The answer is that a Director may be an Employee or may be just a Director. If you are not sure what applies to you, please consult with a good tax accountant. This article will outline some of the considerations that you may take into account when answering this question.
If you have set up a limited company you’ll know you will need at least one director. Even if this one director is the only person within the company they still won’t be classed as an employee. This is because directors are known as officeholders, not employees.
However, there are certain times where a director may be classed as an employee. We’ll go into more detail about these conditions later in the article.
Directors are officeholders, not employees
The majority of the time directors are classed as office holders, not employees. Directors do not automatically count as employees of a company.
However, in certain circumstances, officeholders can also be classed as an employee if they are ‘employed under contract’ by the company.
When can a director be classed as an employee?
In section 230 of the Employment Rights Act 1996 an employee is defined as
“an individual who has entered into or works under… a contract of employment”. The keyword here is a ”contract of employment” as directors aren’t usually provided with employment contracts.
However, in certain circumstances directors can be operating under a service contract which can provide the director with a status of employment.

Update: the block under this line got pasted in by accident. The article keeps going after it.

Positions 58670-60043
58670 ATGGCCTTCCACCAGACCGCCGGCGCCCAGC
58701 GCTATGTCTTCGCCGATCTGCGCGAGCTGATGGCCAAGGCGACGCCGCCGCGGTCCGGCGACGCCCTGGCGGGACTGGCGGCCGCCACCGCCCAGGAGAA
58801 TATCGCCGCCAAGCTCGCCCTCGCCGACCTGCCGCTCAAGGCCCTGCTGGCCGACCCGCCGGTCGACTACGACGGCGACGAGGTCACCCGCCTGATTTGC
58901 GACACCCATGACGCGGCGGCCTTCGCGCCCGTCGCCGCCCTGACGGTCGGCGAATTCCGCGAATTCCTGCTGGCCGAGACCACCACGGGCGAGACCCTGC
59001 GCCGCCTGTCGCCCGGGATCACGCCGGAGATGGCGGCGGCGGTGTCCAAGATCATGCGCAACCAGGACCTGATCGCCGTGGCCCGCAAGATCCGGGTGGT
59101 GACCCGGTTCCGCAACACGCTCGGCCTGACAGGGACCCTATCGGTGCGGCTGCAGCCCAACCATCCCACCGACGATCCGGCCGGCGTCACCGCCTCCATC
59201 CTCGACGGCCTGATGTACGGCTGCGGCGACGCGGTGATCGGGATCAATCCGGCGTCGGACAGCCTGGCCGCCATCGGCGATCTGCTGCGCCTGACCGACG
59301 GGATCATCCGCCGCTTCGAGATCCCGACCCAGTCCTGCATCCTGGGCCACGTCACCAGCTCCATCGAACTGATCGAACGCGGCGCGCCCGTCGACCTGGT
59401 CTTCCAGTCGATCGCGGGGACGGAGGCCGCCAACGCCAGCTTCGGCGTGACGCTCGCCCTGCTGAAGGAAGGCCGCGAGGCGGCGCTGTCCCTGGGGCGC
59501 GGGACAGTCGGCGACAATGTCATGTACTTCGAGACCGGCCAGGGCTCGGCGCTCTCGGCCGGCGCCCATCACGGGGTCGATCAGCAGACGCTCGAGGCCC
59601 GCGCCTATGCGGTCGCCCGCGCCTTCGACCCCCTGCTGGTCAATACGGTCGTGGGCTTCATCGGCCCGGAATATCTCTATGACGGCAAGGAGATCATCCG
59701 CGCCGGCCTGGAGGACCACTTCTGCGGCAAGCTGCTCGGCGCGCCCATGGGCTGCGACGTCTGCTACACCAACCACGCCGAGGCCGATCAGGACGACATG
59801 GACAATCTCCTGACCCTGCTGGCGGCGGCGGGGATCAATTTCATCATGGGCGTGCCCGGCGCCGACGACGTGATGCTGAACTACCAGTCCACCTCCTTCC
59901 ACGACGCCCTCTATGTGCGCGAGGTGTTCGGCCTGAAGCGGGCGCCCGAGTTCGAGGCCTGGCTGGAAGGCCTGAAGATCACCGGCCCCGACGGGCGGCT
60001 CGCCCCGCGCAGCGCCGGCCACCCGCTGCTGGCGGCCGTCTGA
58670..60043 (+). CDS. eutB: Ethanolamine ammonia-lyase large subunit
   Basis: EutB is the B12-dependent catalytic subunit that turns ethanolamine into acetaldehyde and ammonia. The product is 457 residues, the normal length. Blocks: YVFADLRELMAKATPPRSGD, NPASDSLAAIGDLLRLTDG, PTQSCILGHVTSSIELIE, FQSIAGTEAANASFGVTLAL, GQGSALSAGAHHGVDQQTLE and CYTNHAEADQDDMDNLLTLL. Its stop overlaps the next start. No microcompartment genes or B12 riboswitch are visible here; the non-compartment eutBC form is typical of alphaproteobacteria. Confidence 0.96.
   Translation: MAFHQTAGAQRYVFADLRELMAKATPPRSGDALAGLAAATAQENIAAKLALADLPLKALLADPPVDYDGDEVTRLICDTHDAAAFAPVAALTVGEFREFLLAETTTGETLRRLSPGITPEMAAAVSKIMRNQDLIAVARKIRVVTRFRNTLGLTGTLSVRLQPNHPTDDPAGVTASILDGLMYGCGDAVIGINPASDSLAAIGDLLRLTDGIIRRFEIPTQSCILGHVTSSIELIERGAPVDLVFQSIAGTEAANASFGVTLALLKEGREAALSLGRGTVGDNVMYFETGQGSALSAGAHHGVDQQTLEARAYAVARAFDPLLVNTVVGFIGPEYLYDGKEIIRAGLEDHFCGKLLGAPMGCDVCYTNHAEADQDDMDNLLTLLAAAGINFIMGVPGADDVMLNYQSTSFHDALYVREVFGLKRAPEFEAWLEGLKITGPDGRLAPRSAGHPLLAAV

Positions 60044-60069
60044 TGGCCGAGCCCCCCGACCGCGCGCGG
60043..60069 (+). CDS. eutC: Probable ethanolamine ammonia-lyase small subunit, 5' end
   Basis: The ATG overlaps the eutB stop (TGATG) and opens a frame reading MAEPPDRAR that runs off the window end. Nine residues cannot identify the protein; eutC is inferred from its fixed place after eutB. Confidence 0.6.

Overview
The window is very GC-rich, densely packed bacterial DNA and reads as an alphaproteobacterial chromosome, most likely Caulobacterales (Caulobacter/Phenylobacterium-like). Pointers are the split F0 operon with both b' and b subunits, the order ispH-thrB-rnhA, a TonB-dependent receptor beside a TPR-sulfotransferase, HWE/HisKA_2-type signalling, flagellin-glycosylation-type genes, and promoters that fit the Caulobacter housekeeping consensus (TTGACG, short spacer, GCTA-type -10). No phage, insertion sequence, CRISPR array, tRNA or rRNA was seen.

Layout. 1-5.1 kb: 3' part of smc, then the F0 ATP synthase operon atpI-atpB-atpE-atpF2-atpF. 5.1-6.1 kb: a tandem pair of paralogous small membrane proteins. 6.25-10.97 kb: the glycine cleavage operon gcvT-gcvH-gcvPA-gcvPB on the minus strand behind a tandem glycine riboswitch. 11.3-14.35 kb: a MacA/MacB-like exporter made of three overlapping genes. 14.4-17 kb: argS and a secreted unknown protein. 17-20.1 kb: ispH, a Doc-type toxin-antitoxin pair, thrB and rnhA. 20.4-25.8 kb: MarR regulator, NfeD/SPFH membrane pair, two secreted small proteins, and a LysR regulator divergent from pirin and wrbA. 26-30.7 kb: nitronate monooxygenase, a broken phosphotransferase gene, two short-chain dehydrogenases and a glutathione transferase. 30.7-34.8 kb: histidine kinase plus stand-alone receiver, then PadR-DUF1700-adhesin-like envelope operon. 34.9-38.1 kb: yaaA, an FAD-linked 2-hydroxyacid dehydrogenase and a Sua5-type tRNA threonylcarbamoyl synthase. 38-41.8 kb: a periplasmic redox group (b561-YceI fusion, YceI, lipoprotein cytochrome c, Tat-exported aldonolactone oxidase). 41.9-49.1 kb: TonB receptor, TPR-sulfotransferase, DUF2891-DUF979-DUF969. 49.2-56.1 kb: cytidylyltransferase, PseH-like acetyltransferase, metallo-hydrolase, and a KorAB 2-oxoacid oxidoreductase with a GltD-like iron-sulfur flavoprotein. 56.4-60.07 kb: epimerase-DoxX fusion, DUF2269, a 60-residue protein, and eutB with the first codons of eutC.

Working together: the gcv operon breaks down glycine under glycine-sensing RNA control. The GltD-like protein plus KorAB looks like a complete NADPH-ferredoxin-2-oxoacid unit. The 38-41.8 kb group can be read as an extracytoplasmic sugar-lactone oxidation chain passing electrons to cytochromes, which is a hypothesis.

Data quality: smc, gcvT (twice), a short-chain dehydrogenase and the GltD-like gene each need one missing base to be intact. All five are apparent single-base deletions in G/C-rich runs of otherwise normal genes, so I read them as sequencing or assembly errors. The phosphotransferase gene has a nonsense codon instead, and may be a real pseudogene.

If a company director doesn’t have a service contract this does not mean they are automatically considered to be an employee under employment law. Directors can be classified as employees if they meet most of the criteria which are used to determine if someone who works for a business can be considered an employee.
Are directors considered employees if they take a salary?
If the Directors do not take a salary, and pay themselves via dividends instead this will make them less likely to count as employees, especially when compared to those on the payroll.
Again though unless there is a service contract in place, this doesn’t necessarily mean that the director is classed as an employee under employment law.
It’s not uncommon for some directors to take dividend payments in addition to their salary. This is mainly done as a method of minimising their tax burden.
For example, any Directors who are paid no more than £8,788 in salary per year will not need to pay income Tax or National insurance.
Although it may seem confusing it is possible to be classed as an employee while being a director of a company.
To be classed as an employee a director will need to have a service contract in place. Please seek advice from an accountant or HR consultant if you are unsure of anything.